As the grassroots uprising against the Obama administration-pushed nationalization of schools continues to grow, public sentiment is quickly turning against the widely criticized Common Core standards — especially among parents with school-age children. Indeed, since just November of last year, the shallow “support” that did exist for the controversial education scheme has plunged dramatically, a new survey showed. Other polls found similar results.
The latest nationwide public opinion data on national standards, released by Rasmussen Reports on June 26, represents another devastating blow to Common Core proponents — primarily Big Business, special interests, and the Obama administration. Despite pouring billions of dollars in taxpayer and special-interest funding into deceptive marketing gimmicks and propaganda to build support for Obama’s education “reform” schemes, opposition to Common Core continues to surge as awareness spreads.
Among parents of elementary and secondary school-age children, for example, only about one third of those surveyed support even the concept of national standards to begin with. Almost half opposed the idea of national school standards, and about 20 percent said they were not sure. Support was higher among respondents who did not have school-age children, presumably because they were less likely to follow education news.
The trends are significant, too. In November, over half of those polled supported the nationalization of school standards. In a period of just over six months, then, backing for national education standards suffered a stunning 18-point decline. On the other hand, opposition to national standards among parents of school-age children soared from 32 percent late last year to 47 percent in June. About the same percentage as before remained undecided.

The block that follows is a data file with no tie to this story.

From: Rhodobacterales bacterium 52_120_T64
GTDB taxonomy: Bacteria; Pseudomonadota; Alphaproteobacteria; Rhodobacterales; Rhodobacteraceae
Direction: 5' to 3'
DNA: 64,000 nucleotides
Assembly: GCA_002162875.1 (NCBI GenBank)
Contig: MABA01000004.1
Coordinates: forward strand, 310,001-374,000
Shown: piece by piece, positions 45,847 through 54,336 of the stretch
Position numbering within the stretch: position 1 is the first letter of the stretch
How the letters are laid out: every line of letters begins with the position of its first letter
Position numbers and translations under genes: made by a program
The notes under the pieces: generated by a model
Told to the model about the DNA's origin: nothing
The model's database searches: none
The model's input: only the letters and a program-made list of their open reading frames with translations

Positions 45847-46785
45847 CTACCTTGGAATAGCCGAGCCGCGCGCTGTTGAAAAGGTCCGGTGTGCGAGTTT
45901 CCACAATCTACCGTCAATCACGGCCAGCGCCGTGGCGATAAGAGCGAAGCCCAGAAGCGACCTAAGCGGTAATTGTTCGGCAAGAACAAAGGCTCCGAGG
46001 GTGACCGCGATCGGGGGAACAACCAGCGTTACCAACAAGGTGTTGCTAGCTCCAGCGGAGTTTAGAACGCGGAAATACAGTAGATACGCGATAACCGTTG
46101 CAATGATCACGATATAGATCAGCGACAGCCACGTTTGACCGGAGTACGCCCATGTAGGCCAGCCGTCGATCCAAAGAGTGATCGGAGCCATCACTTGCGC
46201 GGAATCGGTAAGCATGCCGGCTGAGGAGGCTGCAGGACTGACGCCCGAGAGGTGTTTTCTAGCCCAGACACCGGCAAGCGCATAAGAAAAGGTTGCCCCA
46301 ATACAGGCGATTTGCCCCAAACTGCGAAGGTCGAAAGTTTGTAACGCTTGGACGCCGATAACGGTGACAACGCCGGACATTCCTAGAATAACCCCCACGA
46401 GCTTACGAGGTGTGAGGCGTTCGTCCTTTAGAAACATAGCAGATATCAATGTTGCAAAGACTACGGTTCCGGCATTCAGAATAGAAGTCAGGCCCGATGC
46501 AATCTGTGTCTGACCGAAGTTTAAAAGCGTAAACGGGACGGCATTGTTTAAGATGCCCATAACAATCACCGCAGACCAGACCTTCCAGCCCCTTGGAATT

Among Republicans, whose representatives control the U.S. House of Representatives and most state legislatures, the news was even more devastating for Common Core proponents. Just one third of self-identified GOP voters supported national standards, while 45 percent opposed them and 22 percent were unsure. A strong plurality of independents also opposed national education standards. Only among Democrats did a majority — 56 percent — support nationalized school standards.
Asked about Common Core itself, the public was also becoming increasingly skeptical. Among adults generally, around 40 percent thought Common Core was somewhat or very likely to improve student achievement. By contrast, 44 percent said the national standards, pushed on state governments by bribes from the Obama administration, were either somewhat or very unlikely to improve student achievement. Some 17 percent were not sure.
Breaking the numbers down further, less than one third of Republicans thought Common Core would improve education, while 55 percent did not. A separate poll released last week by Pew Research revealed that conservatives of all stripes reject the national standards by a more than two-to-one margin, putting establishment GOP bigwigs such as Jeb Bush firmly on the fringe.